Gum Disease: Mouth Body Connection

Gum disease or periodontal disease has very adverse effect on our body. According to a survey at least 80% of American adults suffer from gum disease. It’s a chronic situation spreading over body very quickly. Dentist in Calgary, AB says people should always take care of their teeth and gums to avoid any kind of chain reaction.

What is Gum Disease

When an infection of the tissues that hold your teeth in place occurs then you get gum disease. It’s mainly caused because of poor brushing and flossing habits that allow plaque—a sticky film of bacteria—to build up on the teeth and harden. When the disease is in advanced stage, periodontal disease can lead to sore, bleeding gums; painful chewing problems; and even tooth loss.

Take a look at the problems that gum disease can cause:

  • Alzheimer’s: Tooth loss and gum disease can put you at risk of having Alzheimer’s disease.
  • Atherosclerosis: The bacteria causing gum disease can travel from your mouth to your body through blood streams putting you at risk of having atherosclerosis.
  • Heart Disease: According to dentist near T3B 5K1 people with gum disease have 2 times more chances of having a heart disease and 3 times more chances of having a stroke.
  • Respiratory Problems: Poor oral hygiene can result into having pneumonia and other different respiratory problems.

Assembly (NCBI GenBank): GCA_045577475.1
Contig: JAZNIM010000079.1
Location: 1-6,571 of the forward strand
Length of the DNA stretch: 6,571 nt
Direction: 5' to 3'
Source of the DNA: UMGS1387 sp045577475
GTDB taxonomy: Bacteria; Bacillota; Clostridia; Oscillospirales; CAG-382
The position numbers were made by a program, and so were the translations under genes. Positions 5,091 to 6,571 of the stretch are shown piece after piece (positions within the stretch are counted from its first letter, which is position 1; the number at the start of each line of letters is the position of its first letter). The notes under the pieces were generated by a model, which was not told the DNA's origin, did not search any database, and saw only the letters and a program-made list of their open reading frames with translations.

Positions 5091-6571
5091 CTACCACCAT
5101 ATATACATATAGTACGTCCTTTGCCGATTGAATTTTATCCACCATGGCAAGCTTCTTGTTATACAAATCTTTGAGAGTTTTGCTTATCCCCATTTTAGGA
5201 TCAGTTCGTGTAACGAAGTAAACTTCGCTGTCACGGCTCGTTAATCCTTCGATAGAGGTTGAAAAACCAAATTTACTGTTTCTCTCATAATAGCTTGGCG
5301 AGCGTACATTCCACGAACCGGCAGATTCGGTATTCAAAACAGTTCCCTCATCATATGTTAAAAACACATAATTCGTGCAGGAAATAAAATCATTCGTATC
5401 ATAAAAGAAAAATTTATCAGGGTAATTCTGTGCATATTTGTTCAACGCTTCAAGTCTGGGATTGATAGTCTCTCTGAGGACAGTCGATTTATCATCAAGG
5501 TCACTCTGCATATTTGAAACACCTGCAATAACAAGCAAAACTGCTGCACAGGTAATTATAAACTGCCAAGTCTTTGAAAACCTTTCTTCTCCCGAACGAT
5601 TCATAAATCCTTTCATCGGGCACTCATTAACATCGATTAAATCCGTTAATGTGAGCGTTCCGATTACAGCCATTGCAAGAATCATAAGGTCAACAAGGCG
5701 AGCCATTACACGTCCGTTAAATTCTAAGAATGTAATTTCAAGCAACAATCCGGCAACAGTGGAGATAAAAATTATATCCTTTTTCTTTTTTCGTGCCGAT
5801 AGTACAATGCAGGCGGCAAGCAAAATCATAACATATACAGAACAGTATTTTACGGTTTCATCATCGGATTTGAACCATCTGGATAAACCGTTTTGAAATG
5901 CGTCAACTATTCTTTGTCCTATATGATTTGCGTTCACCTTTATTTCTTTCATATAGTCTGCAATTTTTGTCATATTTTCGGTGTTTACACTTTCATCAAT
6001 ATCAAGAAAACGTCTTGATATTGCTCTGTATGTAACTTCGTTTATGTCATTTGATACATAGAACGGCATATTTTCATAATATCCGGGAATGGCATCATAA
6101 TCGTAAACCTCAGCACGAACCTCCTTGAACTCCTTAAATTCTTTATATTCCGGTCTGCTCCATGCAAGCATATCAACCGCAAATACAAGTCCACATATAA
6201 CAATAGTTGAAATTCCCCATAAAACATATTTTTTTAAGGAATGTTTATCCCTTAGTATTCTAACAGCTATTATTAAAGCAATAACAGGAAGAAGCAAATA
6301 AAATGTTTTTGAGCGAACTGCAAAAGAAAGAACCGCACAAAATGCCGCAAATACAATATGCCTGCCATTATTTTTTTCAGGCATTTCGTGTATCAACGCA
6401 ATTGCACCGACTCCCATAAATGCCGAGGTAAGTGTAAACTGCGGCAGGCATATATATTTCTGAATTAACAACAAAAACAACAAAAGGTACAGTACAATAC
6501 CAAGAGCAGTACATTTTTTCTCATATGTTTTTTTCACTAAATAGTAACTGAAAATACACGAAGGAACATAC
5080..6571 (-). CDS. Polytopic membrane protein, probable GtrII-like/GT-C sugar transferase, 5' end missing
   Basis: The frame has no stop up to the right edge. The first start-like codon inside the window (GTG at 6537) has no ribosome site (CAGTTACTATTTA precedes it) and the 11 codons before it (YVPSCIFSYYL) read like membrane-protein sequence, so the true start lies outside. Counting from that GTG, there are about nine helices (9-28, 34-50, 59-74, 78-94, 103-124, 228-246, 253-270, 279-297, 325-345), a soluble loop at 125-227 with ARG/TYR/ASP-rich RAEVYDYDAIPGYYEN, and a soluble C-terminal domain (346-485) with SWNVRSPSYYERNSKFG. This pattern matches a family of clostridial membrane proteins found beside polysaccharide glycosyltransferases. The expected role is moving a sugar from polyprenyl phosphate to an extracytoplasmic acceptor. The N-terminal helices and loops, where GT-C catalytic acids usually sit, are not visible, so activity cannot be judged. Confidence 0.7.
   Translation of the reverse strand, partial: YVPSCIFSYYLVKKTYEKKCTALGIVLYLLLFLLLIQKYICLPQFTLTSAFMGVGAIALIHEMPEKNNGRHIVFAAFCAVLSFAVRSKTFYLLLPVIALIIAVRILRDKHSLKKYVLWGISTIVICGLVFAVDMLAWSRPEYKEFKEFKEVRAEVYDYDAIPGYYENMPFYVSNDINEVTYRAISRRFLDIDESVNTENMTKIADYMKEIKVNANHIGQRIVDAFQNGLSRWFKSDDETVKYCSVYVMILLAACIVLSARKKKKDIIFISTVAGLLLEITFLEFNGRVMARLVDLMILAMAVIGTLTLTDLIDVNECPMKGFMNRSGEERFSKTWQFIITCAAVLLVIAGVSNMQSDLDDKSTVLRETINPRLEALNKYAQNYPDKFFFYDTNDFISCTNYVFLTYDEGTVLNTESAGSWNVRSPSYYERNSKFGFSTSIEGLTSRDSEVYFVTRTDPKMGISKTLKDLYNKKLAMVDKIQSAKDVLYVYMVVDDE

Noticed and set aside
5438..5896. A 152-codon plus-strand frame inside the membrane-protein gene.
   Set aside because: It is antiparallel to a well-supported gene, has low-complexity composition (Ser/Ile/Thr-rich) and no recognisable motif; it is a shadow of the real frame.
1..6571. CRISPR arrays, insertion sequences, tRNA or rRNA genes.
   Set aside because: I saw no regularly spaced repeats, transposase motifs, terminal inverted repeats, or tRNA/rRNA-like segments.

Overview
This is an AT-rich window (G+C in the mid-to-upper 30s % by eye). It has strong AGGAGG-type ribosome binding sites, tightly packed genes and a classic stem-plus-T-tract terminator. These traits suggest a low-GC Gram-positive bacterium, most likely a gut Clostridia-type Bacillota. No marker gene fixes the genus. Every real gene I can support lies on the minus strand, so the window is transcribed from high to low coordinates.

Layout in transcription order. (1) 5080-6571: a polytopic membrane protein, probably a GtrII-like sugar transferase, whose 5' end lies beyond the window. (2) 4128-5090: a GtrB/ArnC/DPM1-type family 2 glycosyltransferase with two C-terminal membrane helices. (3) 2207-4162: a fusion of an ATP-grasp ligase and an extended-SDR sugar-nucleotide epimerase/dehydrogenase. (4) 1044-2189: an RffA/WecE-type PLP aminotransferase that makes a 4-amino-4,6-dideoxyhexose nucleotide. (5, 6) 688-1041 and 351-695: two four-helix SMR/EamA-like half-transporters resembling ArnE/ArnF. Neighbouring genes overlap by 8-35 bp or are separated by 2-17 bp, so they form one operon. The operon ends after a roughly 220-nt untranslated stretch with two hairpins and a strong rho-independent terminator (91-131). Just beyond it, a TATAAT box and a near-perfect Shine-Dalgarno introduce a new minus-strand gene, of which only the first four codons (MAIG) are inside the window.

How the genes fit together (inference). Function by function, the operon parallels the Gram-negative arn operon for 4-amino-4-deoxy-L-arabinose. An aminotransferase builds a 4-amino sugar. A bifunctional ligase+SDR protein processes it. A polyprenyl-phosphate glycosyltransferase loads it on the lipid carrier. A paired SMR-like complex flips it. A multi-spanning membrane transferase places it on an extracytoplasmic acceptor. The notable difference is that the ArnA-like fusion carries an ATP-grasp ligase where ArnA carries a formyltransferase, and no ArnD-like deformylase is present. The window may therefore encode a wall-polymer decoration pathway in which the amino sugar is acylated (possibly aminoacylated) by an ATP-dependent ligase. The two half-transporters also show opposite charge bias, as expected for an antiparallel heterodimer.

• Diabetes: Diabetes and increasing gum disease can prove very dangerous for your overall health. 93% of people with periodontal disease are at risk of having diabetes. Now that’s a huge number.
  • Complications in Pregnancy: If you have gum disease while you’re pregnant then take immediate action by visiting a periodontist near you as gum disease can increase complications.
  • Cancer: Gum disease puts you at risk of having head and neck cancer.

Prevention of Gum Disease

Keep your teeth and gums healthy by:

  • Brushing twice a day
  • Using a fluoride toothpaste
  • Flossing once a day to remove food particles stuck between teeth
  • Having regular dental checkups with your family dentist in every 6 months
  • Quitting smoking
  • Reducing the intake of sugary foods and drinks

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